Released on: This Is My Truth Tell Me Yours (Album #5) Epic Records, 14 September 1998
Speaking in September 1998, Nicky Wire made a couple of rather odd statements about ‘S.Y.M.M.’, the closing track of the This Is My Truth album released that month. First, he said that it was “probably the first song we’ve written that uses space and emptiness to such a degree”. This might have been technically true because the song had actually been written two years prior to that point, but at least two other songs on the same album use space significantly more. Secondly, he called it the “the most beautiful piece of music” the band had written which, well – just isn’t true.
Obviously Wire is entitled to his opinion. The fans’ opinion is generally very negative when it comes to this track, which is possibly the least popular closing track the Manics have yet released. It’s easy to see why – ‘S.Y.M.M.’ is lengthy, slow, experimental, and a real downer. It is also frustrating from a lyrical perspective. While the song’s topic is a good and important one – the full title being ‘South Yorkshire Mass Murderer’, it is about the Hillsborough disaster of 1989 – but the song is literally about its inability to say anything significant about those events. This makes it unique and possibly even important within the discography, as it reduces a band known for their eloquence to speechlessness. What it doesn’t do is make the song a whole lot of fun to listen to.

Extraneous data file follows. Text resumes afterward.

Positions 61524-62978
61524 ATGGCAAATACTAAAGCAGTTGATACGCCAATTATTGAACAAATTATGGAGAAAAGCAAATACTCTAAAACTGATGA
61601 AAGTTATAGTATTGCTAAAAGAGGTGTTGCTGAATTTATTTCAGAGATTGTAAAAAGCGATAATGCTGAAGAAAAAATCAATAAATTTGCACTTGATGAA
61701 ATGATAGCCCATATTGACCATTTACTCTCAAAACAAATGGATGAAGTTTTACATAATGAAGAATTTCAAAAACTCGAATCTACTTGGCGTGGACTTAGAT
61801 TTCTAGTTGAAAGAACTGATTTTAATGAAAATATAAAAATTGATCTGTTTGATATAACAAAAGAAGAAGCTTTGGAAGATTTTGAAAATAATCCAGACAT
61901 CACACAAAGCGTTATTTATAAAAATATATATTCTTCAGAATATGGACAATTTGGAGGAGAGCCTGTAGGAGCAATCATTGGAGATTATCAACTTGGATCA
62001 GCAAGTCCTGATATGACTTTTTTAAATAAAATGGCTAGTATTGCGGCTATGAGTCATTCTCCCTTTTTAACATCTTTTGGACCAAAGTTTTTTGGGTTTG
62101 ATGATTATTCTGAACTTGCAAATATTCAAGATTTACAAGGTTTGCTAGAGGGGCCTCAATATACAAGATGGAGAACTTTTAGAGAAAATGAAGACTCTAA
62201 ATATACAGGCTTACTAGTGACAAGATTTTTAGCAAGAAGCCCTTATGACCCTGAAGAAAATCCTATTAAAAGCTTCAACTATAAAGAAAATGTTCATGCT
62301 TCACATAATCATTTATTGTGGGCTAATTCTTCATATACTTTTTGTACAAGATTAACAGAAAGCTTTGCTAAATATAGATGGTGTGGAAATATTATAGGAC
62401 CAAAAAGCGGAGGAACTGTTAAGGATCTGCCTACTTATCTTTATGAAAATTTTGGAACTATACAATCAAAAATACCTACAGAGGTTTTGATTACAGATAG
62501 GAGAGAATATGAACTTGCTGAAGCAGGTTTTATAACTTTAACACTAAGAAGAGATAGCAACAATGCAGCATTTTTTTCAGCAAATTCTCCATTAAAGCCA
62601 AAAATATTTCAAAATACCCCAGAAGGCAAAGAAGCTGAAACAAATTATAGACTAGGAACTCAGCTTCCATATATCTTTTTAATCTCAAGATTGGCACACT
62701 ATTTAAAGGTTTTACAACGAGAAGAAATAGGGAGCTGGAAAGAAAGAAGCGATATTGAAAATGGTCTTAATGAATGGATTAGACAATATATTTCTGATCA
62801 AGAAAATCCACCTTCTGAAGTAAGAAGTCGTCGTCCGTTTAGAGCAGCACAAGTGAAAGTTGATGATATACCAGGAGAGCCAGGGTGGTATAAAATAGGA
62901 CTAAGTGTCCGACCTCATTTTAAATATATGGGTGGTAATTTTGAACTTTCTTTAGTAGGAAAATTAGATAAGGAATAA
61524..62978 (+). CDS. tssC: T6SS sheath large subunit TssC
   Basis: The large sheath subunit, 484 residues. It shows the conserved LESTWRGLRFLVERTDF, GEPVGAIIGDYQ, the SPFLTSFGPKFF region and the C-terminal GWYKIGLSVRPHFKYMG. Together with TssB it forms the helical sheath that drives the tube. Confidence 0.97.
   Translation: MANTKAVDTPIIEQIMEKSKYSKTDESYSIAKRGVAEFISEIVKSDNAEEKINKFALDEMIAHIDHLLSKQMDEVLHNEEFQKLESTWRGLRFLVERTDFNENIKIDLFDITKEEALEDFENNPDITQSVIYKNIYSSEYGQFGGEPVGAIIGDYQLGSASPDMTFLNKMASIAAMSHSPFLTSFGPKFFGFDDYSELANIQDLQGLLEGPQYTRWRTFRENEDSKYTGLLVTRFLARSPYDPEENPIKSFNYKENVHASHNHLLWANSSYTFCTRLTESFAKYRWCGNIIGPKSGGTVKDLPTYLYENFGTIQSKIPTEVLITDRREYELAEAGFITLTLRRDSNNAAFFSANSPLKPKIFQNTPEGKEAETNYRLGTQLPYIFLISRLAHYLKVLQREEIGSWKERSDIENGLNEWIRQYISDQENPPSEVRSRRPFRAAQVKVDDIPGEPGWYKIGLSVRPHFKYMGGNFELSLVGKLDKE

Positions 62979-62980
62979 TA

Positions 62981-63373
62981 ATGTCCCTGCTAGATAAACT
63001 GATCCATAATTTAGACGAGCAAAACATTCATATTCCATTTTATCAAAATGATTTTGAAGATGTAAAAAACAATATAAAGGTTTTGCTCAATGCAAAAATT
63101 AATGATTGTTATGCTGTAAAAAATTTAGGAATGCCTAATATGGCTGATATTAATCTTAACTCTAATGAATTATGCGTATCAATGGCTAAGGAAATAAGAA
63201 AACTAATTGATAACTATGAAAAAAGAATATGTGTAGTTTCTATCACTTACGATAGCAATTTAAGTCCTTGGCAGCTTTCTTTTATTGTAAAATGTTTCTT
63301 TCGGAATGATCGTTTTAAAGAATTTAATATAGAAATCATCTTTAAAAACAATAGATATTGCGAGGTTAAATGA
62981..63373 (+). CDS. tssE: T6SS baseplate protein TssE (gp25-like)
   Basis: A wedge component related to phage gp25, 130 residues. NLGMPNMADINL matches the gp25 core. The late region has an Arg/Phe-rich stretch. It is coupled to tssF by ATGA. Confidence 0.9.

At the same time, it’s hard to be quite as critical of the recording as fans often are. It’s interesting to hear a Manics song which deploys a lot of studio trickery, such as the backwards snare drum hits in this case. Additionally, there is no doubting the strength of Bradfield’s vocal performance, which rescues a great deal of emotion and credibility from the relative car crash that is Wire’s set of lyrics.
That being said, ‘S.Y.M.M.’ is still jostling with [T51] ‘Gold Against the Soul’ for the title of worst Manic closing track. It simply isn’t engaging enough, and leaves a somewhat bitter taste in the mouth after the consistently excellent quality of the preceding several tracks.
Choice Lyric (Full Lyrics)
“the ending for this song / well I really haven’t though of one”
Jimmy McGovern – (1949 – ) British TV writer. He is referenced here in relation to two of his works; ‘To Be A Somebody’ a story told in three parts as part of his police drama Cracker, and the later drama Hillsborough, which were both concerned with the Hillsborough disaster. McGovern actually wrote the latter in order to satisfy angry relatives of the Hillsborough dead, who complained about the former story.